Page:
Importance of High-Quality Financial Reporting in Light of COVID-19
On the same day, the SEC Chief Accountant Sagar Teotia issued a public statement regarding the continued importance of high-quality financial reporting and emphasized the vital role of the audit committee in its oversight of a company’s financial reporting. In his statement, Mr. Teotia acknowledges that many companies have been required to make significant judgments and estimates to address a variety of accounting and financial reporting matters in light of COVID-19 and urges companies to ensure that these significant judgments and estimates are disclosed in a manner that is understandable and useful to investors. He also reminds companies that they should consider the effect of any operational changes due to COVID-19 on their internal controls over financial reporting and disclose any material changes in their filings. In addition, Mr. Teotia highlighted that auditors have a separate responsibility to evaluate an entity’s ability to continue as a going concern.
SEC Roundtable on Second Quarter Reporting
The SEC recently announced that Chairman Clayton will moderate a roundtable entitled, “Q2 Reporting: A Discussion of COVID-19 Related Disclosure Considerations,” which will be webcast on the SEC’s web site on June 30, 2020 at 4 p.m. ET.
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If you would like to learn more about the issues in this Alert, please contact your usual Ropes & Gray attorney.
Disclosure Considerations that Companies Should Consider Regarding Their Operations, Liquidity and Capital Resources
Operations, Liquidity and Capital Resources
- What are the material operational challenges that management and the Board of Directors are monitoring and evaluating? How and to what extent have you altered your operations, such as implementing health and safety policies for employees, contractors, and customers, to deal with these challenges, including challenges related to employees returning to the workplace? How are the changes impacting or reasonably likely to impact your financial condition and short- and long-term liquidity?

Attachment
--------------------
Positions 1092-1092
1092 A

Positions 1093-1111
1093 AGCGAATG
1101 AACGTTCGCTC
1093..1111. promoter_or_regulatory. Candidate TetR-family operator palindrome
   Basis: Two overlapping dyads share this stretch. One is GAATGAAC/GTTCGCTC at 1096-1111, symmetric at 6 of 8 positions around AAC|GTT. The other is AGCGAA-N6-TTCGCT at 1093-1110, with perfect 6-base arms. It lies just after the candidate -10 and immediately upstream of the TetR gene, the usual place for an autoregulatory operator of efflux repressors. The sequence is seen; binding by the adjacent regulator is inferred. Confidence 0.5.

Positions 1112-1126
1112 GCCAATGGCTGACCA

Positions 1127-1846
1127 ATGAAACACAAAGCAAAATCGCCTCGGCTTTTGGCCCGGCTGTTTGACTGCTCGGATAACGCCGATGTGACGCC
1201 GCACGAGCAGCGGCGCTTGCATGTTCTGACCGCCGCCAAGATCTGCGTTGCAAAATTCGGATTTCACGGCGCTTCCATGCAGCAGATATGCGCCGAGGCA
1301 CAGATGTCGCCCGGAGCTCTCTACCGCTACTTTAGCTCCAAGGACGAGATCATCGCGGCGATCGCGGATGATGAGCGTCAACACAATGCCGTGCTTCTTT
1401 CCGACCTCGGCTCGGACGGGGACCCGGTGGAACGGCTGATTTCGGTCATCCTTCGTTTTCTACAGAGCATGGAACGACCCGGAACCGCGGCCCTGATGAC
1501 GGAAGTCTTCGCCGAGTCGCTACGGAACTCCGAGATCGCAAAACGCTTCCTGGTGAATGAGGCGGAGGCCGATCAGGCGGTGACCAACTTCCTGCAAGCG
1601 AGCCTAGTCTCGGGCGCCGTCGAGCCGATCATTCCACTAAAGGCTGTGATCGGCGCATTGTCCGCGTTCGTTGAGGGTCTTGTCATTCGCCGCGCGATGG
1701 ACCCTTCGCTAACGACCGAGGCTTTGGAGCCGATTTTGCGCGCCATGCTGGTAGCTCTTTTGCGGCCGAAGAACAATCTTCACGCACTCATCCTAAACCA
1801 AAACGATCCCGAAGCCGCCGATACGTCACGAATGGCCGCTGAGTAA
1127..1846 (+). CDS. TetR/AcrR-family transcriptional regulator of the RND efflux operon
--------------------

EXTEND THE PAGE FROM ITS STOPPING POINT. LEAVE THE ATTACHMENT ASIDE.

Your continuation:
- How is your overall liquidity position and outlook evolving? To the extent COVID-19 is adversely impacting your revenues, consider whether such impacts are material to your sources and uses of funds, as well as the materiality of any assumptions you make about the magnitude and duration of COVID-19’s impact on your revenues. Are any decreases in cash flow from operations having a material impact on your liquidity position and outlook?
- Have you accessed revolving lines of credit or raised capital in the public or private markets to address your liquidity needs? Are your disclosures regarding these actions and any unused liquidity sources providing investors with a complete discussion of your financial condition and liquidity?
- Have COVID-19 related impacts affected your ability to access your traditional funding sources on the same or reasonably similar terms as were available to you in recent periods? Have you provided additional collateral, guarantees, or equity to obtain funding? Have there been material changes in your cost of capital? How has a change, or a potential change, to your credit rating impacted your ability to access funding? Do your financing arrangements contain terms that limit your ability to obtain additional funding? If so, is the uncertainty of additional funding reasonably likely to result in your liquidity decreasing in a way that would result in you being unable to maintain current operations?
- Are you at material risk of not meeting covenants in your credit and other agreements?
- If you include metrics, such as cash burn rate or daily cash use, in your disclosures, are you providing a clear definition of the metric and explaining how management uses the metric in managing or monitoring liquidity? Are there estimates or assumptions underlying such metrics the disclosure of which is necessary for the metric not to be misleading?